Greensgrow Farms is planting more permanent roots in West Philly.
Come Friday, the urban agriculture and community education nonprofit will open the gates to its new location, 5123 Baltimore Ave., ahead of its formal grand opening celebration on Sept. 8.
This week, Greensgrow closed its temporary West Philly spot down the street at 4912 Baltimore Ave., which it used for three years as a retail center and hub for gardening advice until the group could finalize its new lot.
To Ryan Kuck, project director for Greensgrow West and a 10-year veteran with the organization, the need for a permanent West Philly location came from the community's culture and history.
"In West Philly, [there's] a tremendous gardening community that's been out here for generations," Kuck, 35, said. "You have a lot of gardeners from the south who were gardening on vacant lots, and you have a lot of history being lost, from developers taking lots, seeing people age out, to seeing the transition over generations."
"There was an unmet need for helping these people that are already doing this work," said Kuck, adding that Greensgrow West's permanent location further down Baltimore Avenue will provide resources and aid in crossing a generational gap in knowledge.
In addition to its plant and flower sales, Greensgrow West also plans to implement community education classes on the many facets of gardening, and will also run a chicken coop, after-school activities for children and will continue its SNAP Box program, a farmshare box that provides ACCESS Card recipients with five to eight produce items.
Lee Baldwin, retail manager for Greensgrow West, said the move farther west will allow the nonprofit to perform more of the duties it's dedicated to.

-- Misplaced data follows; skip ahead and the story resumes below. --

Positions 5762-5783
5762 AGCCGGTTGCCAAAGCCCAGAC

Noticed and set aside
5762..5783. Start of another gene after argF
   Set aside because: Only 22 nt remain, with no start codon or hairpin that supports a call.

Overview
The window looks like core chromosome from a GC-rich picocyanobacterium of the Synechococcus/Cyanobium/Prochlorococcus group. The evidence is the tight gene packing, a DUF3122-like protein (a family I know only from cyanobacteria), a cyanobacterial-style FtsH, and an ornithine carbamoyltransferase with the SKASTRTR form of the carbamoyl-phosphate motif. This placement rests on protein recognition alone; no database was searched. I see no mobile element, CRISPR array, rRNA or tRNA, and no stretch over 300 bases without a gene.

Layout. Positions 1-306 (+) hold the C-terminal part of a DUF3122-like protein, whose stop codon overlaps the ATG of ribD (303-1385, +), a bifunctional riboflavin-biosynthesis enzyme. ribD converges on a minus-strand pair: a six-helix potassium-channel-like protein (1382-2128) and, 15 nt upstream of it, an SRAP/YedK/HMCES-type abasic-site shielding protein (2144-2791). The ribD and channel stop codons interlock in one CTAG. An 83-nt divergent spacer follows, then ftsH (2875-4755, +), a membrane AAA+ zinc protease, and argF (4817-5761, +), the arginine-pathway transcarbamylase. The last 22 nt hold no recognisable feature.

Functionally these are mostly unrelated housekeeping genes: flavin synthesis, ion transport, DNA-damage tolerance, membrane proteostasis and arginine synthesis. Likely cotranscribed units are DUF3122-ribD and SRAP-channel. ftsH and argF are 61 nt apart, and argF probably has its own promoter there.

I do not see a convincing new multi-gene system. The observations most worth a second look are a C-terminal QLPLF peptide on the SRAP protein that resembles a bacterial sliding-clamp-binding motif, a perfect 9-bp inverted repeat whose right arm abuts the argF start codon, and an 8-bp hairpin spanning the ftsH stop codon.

"The day we moved into 4912 [Baltimore Ave.], it was too small for us. We knew that, and we were forced to be a very small garden center, when we really wanted to be an extension of Greensgrow proper," Baldwin said, referencing Greensgrow's flagship location in Kensington.
Baldwin said the team was constantly playing "plant tetris" at its first West Philly location, but with it's new location, which is about twice as large, the team will be able to focus on growing and providing resources to the community.
Ultimately, the hope is to engage with new community members and create a space where all feel welcome, a vision Greensgrow's late founder Mary Seton Corboy worked for up until her passing this weekend.
"[Mary's] essence was about this idea that everyone feels welcome, and everyone has something that they get from coming, that they appreciate," Kuck said. "This idea to make this someething that invites a whole new group of people into the Greensgrow family was really exciting to her.